There was an interesting discussion on the use of what appears to be a subcontinental word "pre-quarterfinal", among "pompous" PKB, "needling" Atithee and prasen who felt "pressurized" to butt in (in the Sumit Nagal thread).... That made me think.

The prefix "Pre" tacked on to a word would generally leave the word as an adjective and not a noun, or at least that is how it feels to me - though I am not sure if there are classic English rules on this. Like "pre-kindergarten students", "pre-marriage counselling", or "pre-owned vehicle". In India, this distinction is not cleanly understood, because we use words like "pre-degree" as a noun. "Pre-degree studies" is okay, but studying for one's "pre-degree" is probably not okay in classic English, I assume. There is the same issue with PQF. Saying that one is playing a "pre-quarterfinal match" is probably correct, but saying "one is in the pre-quarterfinals" is not.

Prefixes like "quarter-" or "semi-" do not have this property. They can leave a noun as a noun. So one can be in the "quarter-finals". I think the prefix "multi-" has the same property as "pre-" but that is completely unknown to all of east Asia. So I get peeved when I have to review academic papers out of China or Korea that say stuff like "we optimize the flow on multi-paths". Not correct. It has to be "We optimize flow on multiple paths" or "We optimize multi-path flows".

On a side not, do any of you find the word "pre-owned" vehicle wrong? I think the word must have originated as a marketing gimmick by some Mercedes-type high end vehicle dealers, because they didn't want to say "used car" which sounds bad. But a "pre-owned vehicle" really means a vehicle "before it is owned", which means it hasn't been owned. I don't know if the word was invented in the US, but misusing "pre" is not a disease with just the subcontinental folks, it appears.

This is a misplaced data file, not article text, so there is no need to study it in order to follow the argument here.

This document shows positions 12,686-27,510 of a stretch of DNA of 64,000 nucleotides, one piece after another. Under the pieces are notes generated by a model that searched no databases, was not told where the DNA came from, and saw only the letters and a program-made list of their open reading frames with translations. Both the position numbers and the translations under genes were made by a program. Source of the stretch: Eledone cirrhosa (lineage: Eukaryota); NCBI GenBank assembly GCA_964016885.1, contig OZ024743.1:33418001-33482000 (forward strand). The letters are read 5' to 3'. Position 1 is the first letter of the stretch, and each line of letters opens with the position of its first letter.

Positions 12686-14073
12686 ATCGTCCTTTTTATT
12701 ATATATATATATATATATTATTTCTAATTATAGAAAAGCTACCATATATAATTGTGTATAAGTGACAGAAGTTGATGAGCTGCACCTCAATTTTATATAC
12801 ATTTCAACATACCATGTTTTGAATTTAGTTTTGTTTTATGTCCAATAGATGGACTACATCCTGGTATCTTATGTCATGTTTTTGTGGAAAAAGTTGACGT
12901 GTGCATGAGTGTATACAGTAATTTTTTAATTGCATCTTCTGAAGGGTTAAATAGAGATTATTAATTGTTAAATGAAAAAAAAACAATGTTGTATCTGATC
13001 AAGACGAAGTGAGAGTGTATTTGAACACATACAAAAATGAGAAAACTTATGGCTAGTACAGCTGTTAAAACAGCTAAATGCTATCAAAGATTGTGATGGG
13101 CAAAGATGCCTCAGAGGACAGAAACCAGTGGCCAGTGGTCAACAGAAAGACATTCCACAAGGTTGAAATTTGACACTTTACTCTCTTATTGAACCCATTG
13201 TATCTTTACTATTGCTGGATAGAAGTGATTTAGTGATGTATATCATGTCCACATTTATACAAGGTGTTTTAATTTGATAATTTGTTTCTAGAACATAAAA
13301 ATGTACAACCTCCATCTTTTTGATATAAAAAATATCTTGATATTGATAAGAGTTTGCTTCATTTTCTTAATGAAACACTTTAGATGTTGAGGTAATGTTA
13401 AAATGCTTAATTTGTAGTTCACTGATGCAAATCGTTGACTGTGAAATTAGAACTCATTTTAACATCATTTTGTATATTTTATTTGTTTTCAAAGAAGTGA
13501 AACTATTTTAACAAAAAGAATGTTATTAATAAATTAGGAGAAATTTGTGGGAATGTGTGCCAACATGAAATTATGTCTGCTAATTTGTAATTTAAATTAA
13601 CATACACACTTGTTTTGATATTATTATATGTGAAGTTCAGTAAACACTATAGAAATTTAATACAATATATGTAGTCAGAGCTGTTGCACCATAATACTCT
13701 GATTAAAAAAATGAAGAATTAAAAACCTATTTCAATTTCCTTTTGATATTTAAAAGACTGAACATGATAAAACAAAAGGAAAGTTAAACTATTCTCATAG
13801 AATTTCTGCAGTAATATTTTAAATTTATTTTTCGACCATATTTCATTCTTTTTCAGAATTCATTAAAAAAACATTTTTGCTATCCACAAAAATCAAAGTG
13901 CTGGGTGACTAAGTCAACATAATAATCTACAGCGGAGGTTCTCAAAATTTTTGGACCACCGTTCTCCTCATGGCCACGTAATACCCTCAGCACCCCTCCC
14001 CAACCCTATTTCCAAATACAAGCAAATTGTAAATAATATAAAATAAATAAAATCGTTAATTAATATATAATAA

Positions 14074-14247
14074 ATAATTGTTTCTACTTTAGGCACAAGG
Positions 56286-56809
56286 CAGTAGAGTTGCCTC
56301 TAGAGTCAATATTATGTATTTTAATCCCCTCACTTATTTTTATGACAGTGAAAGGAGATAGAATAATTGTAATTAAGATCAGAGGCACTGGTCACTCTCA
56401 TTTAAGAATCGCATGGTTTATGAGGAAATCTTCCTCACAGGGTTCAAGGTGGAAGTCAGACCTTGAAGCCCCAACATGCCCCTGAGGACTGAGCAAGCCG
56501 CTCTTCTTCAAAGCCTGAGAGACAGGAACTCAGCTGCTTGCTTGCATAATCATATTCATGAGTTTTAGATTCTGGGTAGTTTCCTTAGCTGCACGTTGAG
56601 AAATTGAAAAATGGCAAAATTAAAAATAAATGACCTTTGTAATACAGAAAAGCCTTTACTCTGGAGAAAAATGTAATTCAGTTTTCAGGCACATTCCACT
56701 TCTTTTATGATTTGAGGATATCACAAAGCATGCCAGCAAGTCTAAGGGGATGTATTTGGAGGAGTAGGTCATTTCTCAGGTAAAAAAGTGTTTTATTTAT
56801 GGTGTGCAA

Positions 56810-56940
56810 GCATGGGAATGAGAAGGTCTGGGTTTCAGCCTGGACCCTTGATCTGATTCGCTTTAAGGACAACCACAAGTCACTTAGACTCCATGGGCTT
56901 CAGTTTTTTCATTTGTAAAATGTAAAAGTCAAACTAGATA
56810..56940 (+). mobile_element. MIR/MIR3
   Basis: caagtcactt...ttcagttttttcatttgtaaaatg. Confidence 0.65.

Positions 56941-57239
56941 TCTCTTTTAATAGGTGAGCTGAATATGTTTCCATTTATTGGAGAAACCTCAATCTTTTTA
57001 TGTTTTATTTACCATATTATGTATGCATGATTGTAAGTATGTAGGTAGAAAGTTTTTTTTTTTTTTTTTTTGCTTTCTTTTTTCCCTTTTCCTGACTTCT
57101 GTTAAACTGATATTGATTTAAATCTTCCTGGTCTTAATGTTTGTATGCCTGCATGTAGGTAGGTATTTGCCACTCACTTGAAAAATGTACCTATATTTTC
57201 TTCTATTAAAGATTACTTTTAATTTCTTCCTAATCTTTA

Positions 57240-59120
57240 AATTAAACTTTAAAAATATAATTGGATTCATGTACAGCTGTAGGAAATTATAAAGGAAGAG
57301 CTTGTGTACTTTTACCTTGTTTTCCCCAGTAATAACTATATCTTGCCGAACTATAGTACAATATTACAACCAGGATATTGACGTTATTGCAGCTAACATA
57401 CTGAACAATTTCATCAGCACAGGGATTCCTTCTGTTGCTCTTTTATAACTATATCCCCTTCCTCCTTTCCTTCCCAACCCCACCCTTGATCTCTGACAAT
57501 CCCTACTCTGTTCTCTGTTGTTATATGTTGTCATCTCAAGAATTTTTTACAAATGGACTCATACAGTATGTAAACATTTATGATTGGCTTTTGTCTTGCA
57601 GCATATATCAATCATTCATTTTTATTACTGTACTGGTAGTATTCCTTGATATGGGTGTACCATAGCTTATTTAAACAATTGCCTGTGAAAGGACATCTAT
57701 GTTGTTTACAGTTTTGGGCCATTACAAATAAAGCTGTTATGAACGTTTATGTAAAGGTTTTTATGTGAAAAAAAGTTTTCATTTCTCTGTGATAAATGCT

One more thing. The prefix "post" had started being used wrongly a long time back, it seems. It should be tacked on in front of only nouns and be making them adjectives, as in the case of "pre-", but it gets tacked on to adjectives too. In good old England, no less. Like "postgraduate student", which should have been "post-graduation student" because "post-graduation" would be the adjective form meaning "after graduation", modifiying a noun into an adjective. At least in the US, the word "postgraduate student" is not used. The word used is "graduate student" which is actually logically correct, because it is a student who is already a graduate. So, a "postgraduate student" in India (and I believe in UK too) becomes just a "graduate student" in the US. "Postgraduate education", on the other hand, is indeed used in the US though. So, Amercians aren't always logical either, just as in the case of "pre-owned vehicle" which no American thinks is a wrong phrase.

Jay

PS: The fun thing is that the prefix "pre" is probably used wrongly in the word "prefix" itself, as the resulting word is not an adjective. Now what do we do? :)

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Re: Know your English

Postby Atithee » Mon Dec 09, 2013 4:26 pm

Is the title of this thread correct? Knowing my English vs. your English? As in people of England?

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Re: Know your English

Postby Atithee » Mon Dec 09, 2013 4:37 pm

Prof. Jay, may I please request a lesson on the use of till vs. until too?

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Re: Know your English

Postby Prashant » Mon Dec 09, 2013 4:44 pm

"Pre-owned" is one of the more horrible euphemistic contrivances of modern ad-speak. Lipstick on a pig. I really don't care about the English grammar niceties, it is a used car dammit!

I frequently used "pre-quarterfinal" in India, but have gotten out of the habit because it is completely missing from American usage. So, I understood exactly what PKB meant, but it seemed akin to using the wonderful Indian word "pre-pone" (opposite of postpone), which also occasions blank stares in the rest of the English speaking world.